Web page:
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BHS slugger leads the ‘Jackets in Giambi, Bonds fashion

By Nathan FoxDaily Planet Correspondent
Tuesday April 02, 2002

Matt Toma is a home run king. Last spring as a junior, Toma led his Berkeley High School Yellowjackets squad in long balls. He is not without some measure of pride when he says this. 

Toma tells me about his 2001 home run crown, conjuring images of recently departed Jason Giambi leading his Oakland Athletics last year with 38 bombs, and of Barry Bonds (of course) leading his San Francisco Giants (and the rest of the planet) with a staggering 73. Bonds, Giambi, Toma — the big boppers of the Bay Area. 

But Toma is uncharacteristically sheepish when asked how many dingers it took to lead his team last season. 

That’s because the number is two. 

Berkeley coach Tim Moellering laughs when told this story. 

“Well, he is smart,” says Moellering. “But to his credit, he could have had more. He hit a couple long balls at places without fences.” 

Those must have been some deep drives. Doubles, triples - couldn’t Toma have beaten any of the relay throws all the way around the bases for inside-the-park home runs? 

“No,” says Moellering. 

Toma is a catcher. A first baseman. A cleanup hitter. Draw your own conclusions about Toma’s speed but at 6-foot and 210 pounds, Toma is also an offensive guard – he started there for the Yellowjackets this fall, and filled in at defensive tackle as well. Next fall Toma will attend a Division II or III school, where he will likely play both sports.  

“I could probably play a higher level baseball,” says Toma, “but my size restricts me from playing offensive guard at that level. I’m being pretty heavily recruited for baseball at Pomona College and Amherst College, and I’m also looking at a small college in southern Wisconsin — Beloit — and at UC San Diego.”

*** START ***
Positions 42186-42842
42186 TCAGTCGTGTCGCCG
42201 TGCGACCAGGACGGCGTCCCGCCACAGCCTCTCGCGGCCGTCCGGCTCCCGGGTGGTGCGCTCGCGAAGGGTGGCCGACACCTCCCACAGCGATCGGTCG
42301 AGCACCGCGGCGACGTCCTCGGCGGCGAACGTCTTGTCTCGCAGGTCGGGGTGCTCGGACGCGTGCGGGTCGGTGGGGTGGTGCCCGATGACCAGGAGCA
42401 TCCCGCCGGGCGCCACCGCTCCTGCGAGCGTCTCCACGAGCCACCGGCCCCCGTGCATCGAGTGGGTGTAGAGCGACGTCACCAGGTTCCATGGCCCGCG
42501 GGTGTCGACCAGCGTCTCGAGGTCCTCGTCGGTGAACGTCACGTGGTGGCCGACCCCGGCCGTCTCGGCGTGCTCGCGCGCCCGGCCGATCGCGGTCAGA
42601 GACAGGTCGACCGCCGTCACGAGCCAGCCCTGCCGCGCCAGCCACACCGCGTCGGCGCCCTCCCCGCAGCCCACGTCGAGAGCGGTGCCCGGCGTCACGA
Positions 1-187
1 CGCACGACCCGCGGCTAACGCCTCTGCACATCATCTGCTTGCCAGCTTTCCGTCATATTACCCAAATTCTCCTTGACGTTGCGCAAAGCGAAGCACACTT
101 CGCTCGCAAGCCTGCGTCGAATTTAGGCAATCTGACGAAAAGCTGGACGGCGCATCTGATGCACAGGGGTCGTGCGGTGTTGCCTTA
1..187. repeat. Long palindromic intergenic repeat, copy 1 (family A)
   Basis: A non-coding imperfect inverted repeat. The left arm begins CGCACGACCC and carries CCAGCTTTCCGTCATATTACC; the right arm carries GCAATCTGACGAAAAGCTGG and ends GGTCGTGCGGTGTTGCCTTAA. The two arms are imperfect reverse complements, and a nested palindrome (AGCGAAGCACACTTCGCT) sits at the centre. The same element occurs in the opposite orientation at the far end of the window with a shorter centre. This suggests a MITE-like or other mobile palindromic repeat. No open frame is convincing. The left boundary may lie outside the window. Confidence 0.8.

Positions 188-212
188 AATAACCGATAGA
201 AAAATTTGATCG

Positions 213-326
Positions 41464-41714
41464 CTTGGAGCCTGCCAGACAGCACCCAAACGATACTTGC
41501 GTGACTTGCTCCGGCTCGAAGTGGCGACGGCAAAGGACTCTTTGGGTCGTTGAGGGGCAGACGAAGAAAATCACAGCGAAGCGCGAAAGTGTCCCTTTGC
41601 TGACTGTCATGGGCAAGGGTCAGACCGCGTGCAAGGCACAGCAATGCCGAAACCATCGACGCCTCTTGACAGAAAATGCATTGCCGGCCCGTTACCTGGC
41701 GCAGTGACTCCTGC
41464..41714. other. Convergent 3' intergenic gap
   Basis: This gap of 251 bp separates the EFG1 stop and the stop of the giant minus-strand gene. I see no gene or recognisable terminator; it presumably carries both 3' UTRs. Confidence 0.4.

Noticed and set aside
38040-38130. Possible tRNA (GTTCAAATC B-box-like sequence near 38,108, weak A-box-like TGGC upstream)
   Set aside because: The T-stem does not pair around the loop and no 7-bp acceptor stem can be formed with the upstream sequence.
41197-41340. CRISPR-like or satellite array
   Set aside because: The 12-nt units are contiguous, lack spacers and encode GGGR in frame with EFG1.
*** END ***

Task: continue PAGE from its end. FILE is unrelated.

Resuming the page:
Toma’s girlfriend, Berkeley High second baseman Emily Friedman, will be heading to the University of Wisconsin at Madison on a softball scholarship. 

Toma, an excellent student, intends to pursue political science, government, or pre-law. Moellering thinks that Toma’s decision on a lower-level college is a wise one. 

“I think he could be a Division I hitter,” says Moellering. “But choosing somewhere that he'll be able to play, and that is also a good academic institution, is a very intelligent and mature decision on his part. I think he’ll be able to play football and baseball at any one of them.” 

Toma, who was a unanimous first-team all-leaguer in football this year, and third-team All-East Bay, wants to keep playing football but says that baseball is still his favorite sport – “by far.” 

During last season’s playoffs, Berkeley faced Deer Valley’s Dan Denham in the first round, giving Toma his toughest test to date. Denham, who became the 15th overall pick in the major league draft in June, has a 94-mph fastball and is now a top pitching prospect in the Cleveland Indians ball club. Denham bulldozed the Yellowjackets, 4-0, but Toma was one for three with a line-drive single to right field – an at-bat he treasures as a highlight of his prep career. 

“It was fun facing somebody at that level,” says Toma. “It was amazing to learn that I could hit against somebody like that.” 

Yes - Toma can hit. He hit .400 on the nose last year, with a Giambi-esque .493 on-base percentage. And perhaps most impressively, he struck out in league exactly as often as he went deep – only twice. 

“It’s pretty rare to find a power hitter who doesn't strike out very often,” says Moellering. “He can spray the ball all over the diamond, and has power the opposite way. He doesn’t have a weak spot.” 

Toma hopes that his production in the cleanup spot will help boost the ‘Jackets to a league title. 

“It's just a matter of playing to our full potential,” says Toma. We should be able to beat any team we play - whether or not we do is up to the baseball gods.” 

Hopefully the baseball gods will keep smiling on Matt Toma. If they do, Barry Bonds might want to look over his shoulder. Toma is at two – and counting.